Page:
The ATO may revoke entitlement to tax concessions, including deductible-gift-recipient endorsement, if it believes that an entity has breached tax law.

It is good practice for NFPs to review their purposes and governance at least annually, as the results are tabled at relevant board and committee meetings. Understanding and addressing what attracts the ATO’s attention is part of good governance.


RSL LifeCare backpays millions

Aged and veteran-services organisation RSL LifeCare Ltd has back-paid staff in NSW and the ACT more than $5.25 million and entered into an enforceable undertaking with the Fair Work Ombudsman.

The NFP self-reported its non-compliance to the FWO in 2021 after becoming aware of underpayments following an internal review during its transition to a new human-resources and payroll system.

Underpaid employees were engaged in nursing and management roles at aged-care facilities and in home-care programs. They included full-time, part-time, and casual employees based in Sydney, Canberra, and regional NSW.

The underpayments were caused by LifeCare making fundamental payroll and rostering errors, including an incorrect set-up of a pay system and incorrect pay rules being entered.

As a result, between 2010 and 2021, employees were underpaid entitlements set out in the RSL LifeCare NSWNMA and HSU NSW Enterprise Agreement 2017-2020 and the RSL LifeCare (ACT) Enterprise Agreement 2019-2020 (and the predecessor Enterprise Agreements).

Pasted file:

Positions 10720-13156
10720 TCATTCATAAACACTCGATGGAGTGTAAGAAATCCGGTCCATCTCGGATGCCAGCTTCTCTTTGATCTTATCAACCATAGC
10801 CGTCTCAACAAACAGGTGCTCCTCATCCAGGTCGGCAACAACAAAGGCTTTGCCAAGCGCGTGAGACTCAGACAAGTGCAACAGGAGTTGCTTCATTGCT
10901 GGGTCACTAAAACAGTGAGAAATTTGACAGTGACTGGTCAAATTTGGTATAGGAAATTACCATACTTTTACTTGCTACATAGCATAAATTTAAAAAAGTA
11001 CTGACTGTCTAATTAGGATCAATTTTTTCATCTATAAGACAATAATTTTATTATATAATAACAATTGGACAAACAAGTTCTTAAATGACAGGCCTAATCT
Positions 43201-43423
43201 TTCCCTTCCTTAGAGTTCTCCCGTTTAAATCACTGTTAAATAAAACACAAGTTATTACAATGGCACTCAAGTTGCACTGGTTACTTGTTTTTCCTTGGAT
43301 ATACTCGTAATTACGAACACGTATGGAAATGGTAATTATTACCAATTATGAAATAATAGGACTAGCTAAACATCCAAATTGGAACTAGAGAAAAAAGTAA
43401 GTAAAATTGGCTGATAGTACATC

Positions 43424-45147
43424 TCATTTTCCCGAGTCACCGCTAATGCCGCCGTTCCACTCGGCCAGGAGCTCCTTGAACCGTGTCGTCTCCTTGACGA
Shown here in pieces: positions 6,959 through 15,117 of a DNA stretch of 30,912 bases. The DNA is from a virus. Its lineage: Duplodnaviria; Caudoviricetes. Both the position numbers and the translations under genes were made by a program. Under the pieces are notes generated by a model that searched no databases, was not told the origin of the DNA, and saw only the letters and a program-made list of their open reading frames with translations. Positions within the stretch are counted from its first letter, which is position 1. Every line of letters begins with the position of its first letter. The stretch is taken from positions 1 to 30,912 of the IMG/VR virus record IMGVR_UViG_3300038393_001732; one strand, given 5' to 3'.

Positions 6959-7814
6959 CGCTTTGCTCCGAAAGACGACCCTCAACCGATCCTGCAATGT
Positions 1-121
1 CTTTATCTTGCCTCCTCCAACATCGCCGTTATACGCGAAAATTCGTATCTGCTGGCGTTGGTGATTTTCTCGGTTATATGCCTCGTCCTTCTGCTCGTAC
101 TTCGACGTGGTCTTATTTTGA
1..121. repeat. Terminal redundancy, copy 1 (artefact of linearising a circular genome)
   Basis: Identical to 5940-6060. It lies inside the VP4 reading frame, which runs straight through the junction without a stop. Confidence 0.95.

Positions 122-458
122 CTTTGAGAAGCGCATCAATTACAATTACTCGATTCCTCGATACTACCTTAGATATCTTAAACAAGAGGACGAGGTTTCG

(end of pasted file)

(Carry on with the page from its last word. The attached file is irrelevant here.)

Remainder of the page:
Most of the underpayments were failures to pay overtime, often when employees got insufficient breaks between shifts and parttime employees worked on rostered days off but had worked fewer than 76 hours in a fortnight.

Another significant cause of the underpayments was RSL LifeCare’s failure to provide shift workers with an extra week of annual leave that they were entitled to. Some employees were also underpaid weekend penalty rates.

The company has back-paid more than $5.1 million to more than 3591 current and former employees, including superannuation and interest. Individual back-payments range from less than $1 to more than $76,000.

FWO Sandra Parker said that an enforceable undertaking was appropriate because RSL LifeCare had cooperated, demonstrating a strong commitment to rectifying underpayments, including devoting significant resources to engaging independent experts to oversee the corrections.

‘Under the enforceable undertaking, RSL LifeCare has committed to implementing stringent measures to ensure workers are paid correctly. These measures include engaging, at the company’s own cost, audits of its compliance with workplace laws over the next two years,’ Ms Parker said.

‘This matter demonstrates how important it is for employers to place a high priority on their workplace obligations and ensure that their systems and processes support full compliance. In this matter, fundamental shortcomings in RSL LifeCare’s payroll and rostering system led to long-term breaches of its own enterprise agreements and a substantial back-payment bill.’

The company is also required to provide FWO with evidence of systems and processes it has put in place to ensure future compliance, commission an independent organisation to operate a hotline for employees to enquire about their wages and entitlements, and commission workplace-relations training for human resources, payroll, and rostering staff.

Prepare to self-review tax exemption

From 1 July, NFPs that self-assess income-tax exemption and have an active Australian business number will be required to lodge an annual self-review return.

The return contains the information ordinarily used for self-assessing eligibility for income-tax exemption.